The terrorist attacks of September 11, 2001 and the varied responses to them, both in the U.S. and in the Islamic world, raised a series of profound questions for American foreign policy. The challenges that have resulted—ranging from the war on terrorism, our role in the Mideast peace process, to crafting better public diplomacy—will be at the center of international affairs for years to come. Unfortunately, the hard decisions needed to come to terms with these questions are yet to be made, a full year later.
While the last year saw American military success in Afghanistan, it has also seen a deepening of tension between the U.S. and the wider Islamic world (this includes not only the founding hub in the Middle East, but also other Islamic countries and movements in Africa, Europe, the former Soviet states in Central Asia, South Asia, Southeast Asia, and beyond). Polling has found anti-American sentiment to be fairly consistent in most Islamic countries, while the continuing violence in the Middle East has hardened attitudes. Suspicion and antipathy plagues relations, even while the two sides proffer to share common foes and common interests.
At the heart of this worsening dynamic are a series of dilemmas that arise again and again in American foreign policy towards Islamic states and movements. These challenges fall along certain layers:
- The first set is primarily at the state level. How should the U.S. now deal with authoritarian regimes considered its traditional allies in the Islamic world, while still protecting for American strategic concerns and values in a changed threat environment?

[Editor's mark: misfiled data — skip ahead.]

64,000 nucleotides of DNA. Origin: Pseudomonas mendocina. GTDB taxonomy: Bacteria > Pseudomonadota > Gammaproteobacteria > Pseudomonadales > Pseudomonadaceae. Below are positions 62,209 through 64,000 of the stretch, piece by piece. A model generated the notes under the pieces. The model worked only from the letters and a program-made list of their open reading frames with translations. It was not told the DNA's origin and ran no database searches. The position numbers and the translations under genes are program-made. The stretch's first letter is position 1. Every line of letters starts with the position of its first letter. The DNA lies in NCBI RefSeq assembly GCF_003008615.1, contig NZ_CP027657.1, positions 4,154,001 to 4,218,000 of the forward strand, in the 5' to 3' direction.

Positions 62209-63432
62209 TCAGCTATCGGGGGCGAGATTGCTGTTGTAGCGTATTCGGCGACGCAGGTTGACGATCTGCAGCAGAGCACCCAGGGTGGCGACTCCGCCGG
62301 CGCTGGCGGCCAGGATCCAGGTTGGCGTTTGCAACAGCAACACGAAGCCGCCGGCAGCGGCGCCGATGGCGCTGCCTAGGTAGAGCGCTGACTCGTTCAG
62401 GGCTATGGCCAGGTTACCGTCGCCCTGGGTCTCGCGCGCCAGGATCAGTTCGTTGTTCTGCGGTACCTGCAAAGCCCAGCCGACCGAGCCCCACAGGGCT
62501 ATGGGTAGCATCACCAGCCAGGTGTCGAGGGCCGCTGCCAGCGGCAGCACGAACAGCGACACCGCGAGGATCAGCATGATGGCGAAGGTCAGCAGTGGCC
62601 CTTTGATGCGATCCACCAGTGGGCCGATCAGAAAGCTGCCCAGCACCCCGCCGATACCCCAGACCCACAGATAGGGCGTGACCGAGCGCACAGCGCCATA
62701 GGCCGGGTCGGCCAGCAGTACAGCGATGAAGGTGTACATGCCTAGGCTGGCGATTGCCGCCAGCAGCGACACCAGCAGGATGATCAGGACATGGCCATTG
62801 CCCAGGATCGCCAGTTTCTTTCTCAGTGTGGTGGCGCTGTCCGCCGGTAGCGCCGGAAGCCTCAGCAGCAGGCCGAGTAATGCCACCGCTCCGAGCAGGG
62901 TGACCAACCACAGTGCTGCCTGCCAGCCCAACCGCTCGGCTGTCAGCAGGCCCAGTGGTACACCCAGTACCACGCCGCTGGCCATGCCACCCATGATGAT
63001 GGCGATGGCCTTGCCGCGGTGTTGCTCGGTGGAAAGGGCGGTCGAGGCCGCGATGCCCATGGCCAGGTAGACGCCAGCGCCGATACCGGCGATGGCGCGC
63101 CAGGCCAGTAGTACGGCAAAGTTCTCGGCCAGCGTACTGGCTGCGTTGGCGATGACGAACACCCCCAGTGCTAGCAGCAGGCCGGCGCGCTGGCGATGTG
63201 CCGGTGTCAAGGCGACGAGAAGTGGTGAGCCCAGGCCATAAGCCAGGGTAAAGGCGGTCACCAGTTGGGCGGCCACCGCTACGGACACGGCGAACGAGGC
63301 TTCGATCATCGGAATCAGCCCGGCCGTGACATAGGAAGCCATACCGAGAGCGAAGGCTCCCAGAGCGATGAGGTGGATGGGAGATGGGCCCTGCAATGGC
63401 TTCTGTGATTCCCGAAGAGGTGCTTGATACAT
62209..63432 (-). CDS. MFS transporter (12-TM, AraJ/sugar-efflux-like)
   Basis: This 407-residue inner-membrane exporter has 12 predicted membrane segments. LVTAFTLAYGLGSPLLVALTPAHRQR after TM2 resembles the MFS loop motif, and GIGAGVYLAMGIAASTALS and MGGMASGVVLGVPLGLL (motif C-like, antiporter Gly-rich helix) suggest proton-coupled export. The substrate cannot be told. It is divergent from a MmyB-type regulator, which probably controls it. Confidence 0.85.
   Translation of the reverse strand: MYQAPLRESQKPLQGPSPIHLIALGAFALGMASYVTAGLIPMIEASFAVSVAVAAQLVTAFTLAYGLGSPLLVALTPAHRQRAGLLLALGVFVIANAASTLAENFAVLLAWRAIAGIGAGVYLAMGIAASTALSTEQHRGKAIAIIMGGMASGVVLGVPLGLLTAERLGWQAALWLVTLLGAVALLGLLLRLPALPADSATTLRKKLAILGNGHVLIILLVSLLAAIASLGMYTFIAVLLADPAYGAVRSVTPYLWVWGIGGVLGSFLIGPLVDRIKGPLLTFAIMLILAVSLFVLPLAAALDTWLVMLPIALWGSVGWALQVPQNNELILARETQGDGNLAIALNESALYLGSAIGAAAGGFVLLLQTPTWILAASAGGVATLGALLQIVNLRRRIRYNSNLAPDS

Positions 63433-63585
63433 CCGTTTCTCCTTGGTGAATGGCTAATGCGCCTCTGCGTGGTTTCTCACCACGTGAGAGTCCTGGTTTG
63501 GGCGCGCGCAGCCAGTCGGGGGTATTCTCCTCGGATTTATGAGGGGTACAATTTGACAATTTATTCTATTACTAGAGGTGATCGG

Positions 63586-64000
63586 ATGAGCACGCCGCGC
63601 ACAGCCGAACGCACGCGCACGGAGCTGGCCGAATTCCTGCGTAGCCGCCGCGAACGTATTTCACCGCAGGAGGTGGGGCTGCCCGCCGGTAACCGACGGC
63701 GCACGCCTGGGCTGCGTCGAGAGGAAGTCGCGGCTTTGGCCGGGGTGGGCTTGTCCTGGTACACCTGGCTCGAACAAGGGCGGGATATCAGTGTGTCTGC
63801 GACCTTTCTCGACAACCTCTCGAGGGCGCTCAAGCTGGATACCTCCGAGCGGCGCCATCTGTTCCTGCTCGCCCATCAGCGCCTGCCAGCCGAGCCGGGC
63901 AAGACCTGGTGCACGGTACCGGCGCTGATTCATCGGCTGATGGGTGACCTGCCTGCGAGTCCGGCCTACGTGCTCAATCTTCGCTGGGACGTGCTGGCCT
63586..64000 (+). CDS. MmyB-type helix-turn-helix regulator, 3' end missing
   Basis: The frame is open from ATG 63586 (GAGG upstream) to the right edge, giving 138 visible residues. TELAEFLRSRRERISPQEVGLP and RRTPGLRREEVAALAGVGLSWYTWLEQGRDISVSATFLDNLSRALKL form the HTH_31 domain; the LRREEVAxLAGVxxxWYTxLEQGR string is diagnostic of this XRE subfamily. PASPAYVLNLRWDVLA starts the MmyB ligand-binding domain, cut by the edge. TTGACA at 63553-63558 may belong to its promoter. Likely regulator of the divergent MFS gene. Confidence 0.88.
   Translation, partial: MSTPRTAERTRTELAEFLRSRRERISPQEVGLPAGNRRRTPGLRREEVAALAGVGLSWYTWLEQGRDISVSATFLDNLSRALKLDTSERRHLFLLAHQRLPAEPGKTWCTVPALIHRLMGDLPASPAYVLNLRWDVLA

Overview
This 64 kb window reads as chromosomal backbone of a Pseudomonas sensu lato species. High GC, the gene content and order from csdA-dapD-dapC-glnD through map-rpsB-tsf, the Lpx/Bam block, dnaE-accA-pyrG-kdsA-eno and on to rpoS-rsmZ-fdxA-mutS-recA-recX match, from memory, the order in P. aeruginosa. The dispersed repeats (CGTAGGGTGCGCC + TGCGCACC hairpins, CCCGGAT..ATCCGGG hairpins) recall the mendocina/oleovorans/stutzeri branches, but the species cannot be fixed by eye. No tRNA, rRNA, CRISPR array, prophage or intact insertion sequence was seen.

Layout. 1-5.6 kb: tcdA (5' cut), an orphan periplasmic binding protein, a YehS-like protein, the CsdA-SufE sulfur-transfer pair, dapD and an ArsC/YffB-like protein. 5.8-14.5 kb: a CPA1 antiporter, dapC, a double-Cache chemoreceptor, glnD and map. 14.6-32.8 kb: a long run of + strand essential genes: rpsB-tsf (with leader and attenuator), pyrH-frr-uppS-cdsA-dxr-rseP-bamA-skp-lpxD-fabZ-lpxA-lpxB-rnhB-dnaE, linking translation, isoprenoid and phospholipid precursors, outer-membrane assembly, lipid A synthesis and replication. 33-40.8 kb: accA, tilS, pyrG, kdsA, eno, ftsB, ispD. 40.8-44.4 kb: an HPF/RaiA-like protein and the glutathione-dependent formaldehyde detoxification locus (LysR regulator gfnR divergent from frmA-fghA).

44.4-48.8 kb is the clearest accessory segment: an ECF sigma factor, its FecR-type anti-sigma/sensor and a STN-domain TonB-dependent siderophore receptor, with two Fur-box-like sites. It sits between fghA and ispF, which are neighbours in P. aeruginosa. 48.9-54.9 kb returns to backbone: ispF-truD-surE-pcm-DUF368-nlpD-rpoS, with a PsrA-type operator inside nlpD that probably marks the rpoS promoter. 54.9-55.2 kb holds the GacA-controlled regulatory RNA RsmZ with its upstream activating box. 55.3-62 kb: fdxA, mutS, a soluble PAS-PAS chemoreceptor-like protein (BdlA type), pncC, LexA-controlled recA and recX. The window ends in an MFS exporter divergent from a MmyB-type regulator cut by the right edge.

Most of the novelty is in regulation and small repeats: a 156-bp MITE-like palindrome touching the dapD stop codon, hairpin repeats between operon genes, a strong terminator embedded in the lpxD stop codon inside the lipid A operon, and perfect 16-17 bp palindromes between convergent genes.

- The second dilemma, at the intra-state level, is a by-product of this above question. How then should the U.S. deal with civil society, opposition parties, and other Islamist groups, often within these friends and allies?
- The third dilemma is one of balancing friendships and thus draws from both layers. How can the U.S. navigate maintaining a close alliance with Israel, while maintaining positive relations with Muslim states and movements?
- The fourth dilemma occurs at the extra-regional level. How can the U.S. respond to the issues and concerns of Muslim minorities, often living within our allies?
- Finally, the fifth dilemma occurs at the geo-political level. What is an appropriate paradigm for the war on terrorism, which can provides guidance without compromising other goals and values?
I think it's unusual for the chief of staff to go on a trip, particularly on a trip this long. The chief of staff is usually more of a chief operating officer in the White House itself, and normally when your principal—whether it's the president himself or the head of Cabinet agency—goes abroad, you have his deputy and those folks staying behind to help manage operations in his absence.